But I understand. This is too much work. So, let’s get back to bashing Nehru for Rahul Gandhi instead.

Sexual harassment? No, let’s talk about sexual predators.

[Note: The language in the article below assumes victim and victimizer as a woman and a man respectively. That just reflects the majority of the scenarios I have seen. It doesn’t mean that the situation can’t exist with gender roles reversed, or even between people of the same sex.]

For all our Vishakha guidelines and progressive judicial stands and outrage at the normalization of sexual harassment, whenever a case pops up, the discourse gets muddled up with the same old issue. Who do you trust in the classic he-said-she-said scenario? Even when there are “electronic proofs”, there is always a question of context, consent, and that ultimate conundrum – was it harmless flirting or was it sexual harassment?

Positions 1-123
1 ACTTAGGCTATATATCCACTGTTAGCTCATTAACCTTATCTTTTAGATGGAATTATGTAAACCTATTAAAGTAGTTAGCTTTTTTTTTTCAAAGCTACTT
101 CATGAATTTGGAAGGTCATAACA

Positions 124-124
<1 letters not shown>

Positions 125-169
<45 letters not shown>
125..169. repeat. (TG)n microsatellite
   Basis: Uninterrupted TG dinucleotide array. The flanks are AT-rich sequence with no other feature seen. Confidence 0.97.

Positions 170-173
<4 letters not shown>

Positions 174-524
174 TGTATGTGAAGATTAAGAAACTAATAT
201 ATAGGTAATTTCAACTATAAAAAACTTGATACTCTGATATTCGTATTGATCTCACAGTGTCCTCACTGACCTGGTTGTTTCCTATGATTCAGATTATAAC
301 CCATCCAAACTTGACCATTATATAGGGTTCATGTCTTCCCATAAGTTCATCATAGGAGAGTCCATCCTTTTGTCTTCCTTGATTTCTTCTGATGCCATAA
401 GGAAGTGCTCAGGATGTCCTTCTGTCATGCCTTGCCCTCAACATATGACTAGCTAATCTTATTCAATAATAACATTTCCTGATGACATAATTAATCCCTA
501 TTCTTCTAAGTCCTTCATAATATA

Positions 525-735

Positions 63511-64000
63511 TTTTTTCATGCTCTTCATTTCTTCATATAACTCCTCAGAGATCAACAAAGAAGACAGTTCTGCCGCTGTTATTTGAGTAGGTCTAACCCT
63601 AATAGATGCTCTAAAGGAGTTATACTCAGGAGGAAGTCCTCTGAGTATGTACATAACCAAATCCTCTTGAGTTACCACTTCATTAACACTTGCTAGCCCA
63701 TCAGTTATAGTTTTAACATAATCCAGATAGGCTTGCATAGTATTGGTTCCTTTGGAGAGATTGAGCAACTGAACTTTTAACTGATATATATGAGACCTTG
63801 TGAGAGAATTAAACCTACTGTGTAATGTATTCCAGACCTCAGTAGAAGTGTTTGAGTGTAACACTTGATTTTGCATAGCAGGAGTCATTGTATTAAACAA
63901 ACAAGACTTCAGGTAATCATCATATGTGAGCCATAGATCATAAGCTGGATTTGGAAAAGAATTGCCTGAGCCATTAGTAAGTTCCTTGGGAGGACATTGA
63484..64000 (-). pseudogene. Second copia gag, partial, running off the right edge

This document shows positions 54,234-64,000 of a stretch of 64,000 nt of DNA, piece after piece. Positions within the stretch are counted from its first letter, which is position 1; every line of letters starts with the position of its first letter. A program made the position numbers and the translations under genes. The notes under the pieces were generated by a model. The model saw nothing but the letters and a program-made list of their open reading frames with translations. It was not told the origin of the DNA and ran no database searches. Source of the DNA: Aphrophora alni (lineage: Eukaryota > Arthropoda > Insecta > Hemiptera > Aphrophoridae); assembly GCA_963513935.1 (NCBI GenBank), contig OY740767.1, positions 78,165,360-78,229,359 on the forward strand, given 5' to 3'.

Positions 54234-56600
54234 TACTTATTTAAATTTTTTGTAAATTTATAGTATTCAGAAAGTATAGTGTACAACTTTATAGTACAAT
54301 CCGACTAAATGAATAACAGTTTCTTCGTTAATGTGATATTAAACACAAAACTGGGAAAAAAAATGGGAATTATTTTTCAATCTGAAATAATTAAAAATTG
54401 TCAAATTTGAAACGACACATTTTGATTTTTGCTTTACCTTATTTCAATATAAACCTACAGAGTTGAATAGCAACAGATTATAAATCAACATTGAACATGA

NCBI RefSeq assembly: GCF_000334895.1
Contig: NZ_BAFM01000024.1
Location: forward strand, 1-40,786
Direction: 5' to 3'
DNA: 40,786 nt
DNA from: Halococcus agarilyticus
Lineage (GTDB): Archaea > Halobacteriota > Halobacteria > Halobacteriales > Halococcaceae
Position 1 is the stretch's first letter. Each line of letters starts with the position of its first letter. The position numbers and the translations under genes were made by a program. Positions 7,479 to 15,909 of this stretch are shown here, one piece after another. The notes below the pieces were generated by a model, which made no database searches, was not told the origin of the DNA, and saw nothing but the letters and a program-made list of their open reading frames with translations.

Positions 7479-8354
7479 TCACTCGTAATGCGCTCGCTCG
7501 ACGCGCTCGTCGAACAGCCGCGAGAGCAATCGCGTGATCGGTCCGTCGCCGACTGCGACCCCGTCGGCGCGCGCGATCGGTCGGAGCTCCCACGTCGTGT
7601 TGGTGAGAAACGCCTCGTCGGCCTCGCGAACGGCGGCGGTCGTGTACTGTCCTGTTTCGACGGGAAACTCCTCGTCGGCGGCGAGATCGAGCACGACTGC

For this post, let’s step back from the issue of individual incidents. Let’s talk about a certain kind of person instead. And quite unabashedly, I label this person as a sexual predator.

I don’t know if I can define it in completely unambiguous and objective terms – a definition you can put down in a law and be sure that it will serve you right every time – but I know a sexual predator when I ‘see’ one. What is different about a sexual predator? It is the predictable consistency of his behavior.  You will know one too when you come across them. But if you are young, inexperienced, uncertain or in awe of the person, you may choose not to know it. Or you may not feel confident enough in your knowledge. You may question yourself, rather than that person. And you may go on pretending that nothing is wrong.